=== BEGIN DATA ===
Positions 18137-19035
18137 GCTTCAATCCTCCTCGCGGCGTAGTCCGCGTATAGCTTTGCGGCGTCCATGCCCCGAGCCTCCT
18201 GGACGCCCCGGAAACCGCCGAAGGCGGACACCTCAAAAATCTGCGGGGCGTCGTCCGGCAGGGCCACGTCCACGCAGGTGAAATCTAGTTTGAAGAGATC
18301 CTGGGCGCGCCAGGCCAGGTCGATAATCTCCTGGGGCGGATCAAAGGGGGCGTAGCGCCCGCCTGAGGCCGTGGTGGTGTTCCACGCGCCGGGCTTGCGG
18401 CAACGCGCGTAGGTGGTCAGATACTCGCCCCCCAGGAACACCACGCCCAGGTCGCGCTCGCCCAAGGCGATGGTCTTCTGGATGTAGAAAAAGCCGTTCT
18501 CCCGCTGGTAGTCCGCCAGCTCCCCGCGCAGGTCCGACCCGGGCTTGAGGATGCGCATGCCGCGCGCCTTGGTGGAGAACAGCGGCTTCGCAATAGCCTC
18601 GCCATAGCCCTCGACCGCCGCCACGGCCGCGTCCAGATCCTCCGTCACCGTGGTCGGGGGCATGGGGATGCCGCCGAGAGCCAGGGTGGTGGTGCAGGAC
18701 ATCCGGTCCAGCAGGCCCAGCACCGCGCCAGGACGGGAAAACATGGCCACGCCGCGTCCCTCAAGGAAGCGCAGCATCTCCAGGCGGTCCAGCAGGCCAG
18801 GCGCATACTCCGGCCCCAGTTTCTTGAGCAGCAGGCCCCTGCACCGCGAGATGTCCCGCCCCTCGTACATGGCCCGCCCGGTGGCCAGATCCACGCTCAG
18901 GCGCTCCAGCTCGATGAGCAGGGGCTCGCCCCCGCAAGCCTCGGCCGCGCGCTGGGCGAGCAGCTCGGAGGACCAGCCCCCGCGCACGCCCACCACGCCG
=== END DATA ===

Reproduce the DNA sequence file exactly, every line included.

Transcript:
Positions 18137-19035
18137 GCTTCAATCCTCCTCGCGGCGTAGTCCGCGTATAGCTTTGCGGCGTCCATGCCCCGAGCCTCCT
18201 GGACGCCCCGGAAACCGCCGAAGGCGGACACCTCAAAAATCTGCGGGGCGTCGTCCGGCAGGGCCACGTCCACGCAGGTGAAATCTAGTTTGAAGAGATC
18301 CTGGGCGCGCCAGGCCAGGTCGATAATCTCCTGGGGCGGATCAAAGGGGGCGTAGCGCCCGCCTGAGGCCGTGGTGGTGTTCCACGCGCCGGGCTTGCGG
18401 CAACGCGCGTAGGTGGTCAGATACTCGCCCCCCAGGAACACCACGCCCAGGTCGCGCTCGCCCAAGGCGATGGTCTTCTGGATGTAGAAAAAGCCGTTCT
18501 CCCGCTGGTAGTCCGCCAGCTCCCCGCGCAGGTCCGACCCGGGCTTGAGGATGCGCATGCCGCGCGCCTTGGTGGAGAACAGCGGCTTCGCAATAGCCTC
18601 GCCATAGCCCTCGACCGCCGCCACGGCCGCGTCCAGATCCTCCGTCACCGTGGTCGGGGGCATGGGGATGCCGCCGAGAGCCAGGGTGGTGGTGCAGGAC
18701 ATCCGGTCCAGCAGGCCCAGCACCGCGCCAGGACGGGAAAACATGGCCACGCCGCGTCCCTCAAGGAAGCGCAGCATCTCCAGGCGGTCCAGCAGGCCAG
18801 GCGCATACTCCGGCCCCAGTTTCTTGAGCAGCAGGCCCCTGCACCGCGAGATGTCCCGCCCCTCGTACATGGCCCGCCCGGTGGCCAGATCCACGCTCAG
18901 GCGCTCCAGCTCGATGAGCAGGGGCTCGCCCCCGCAAGCCTCGGCCGCGCGCTGGGCGAGCAGCTCGGAGGACCAGCCCCCGCGCACGCCCACCACGCCG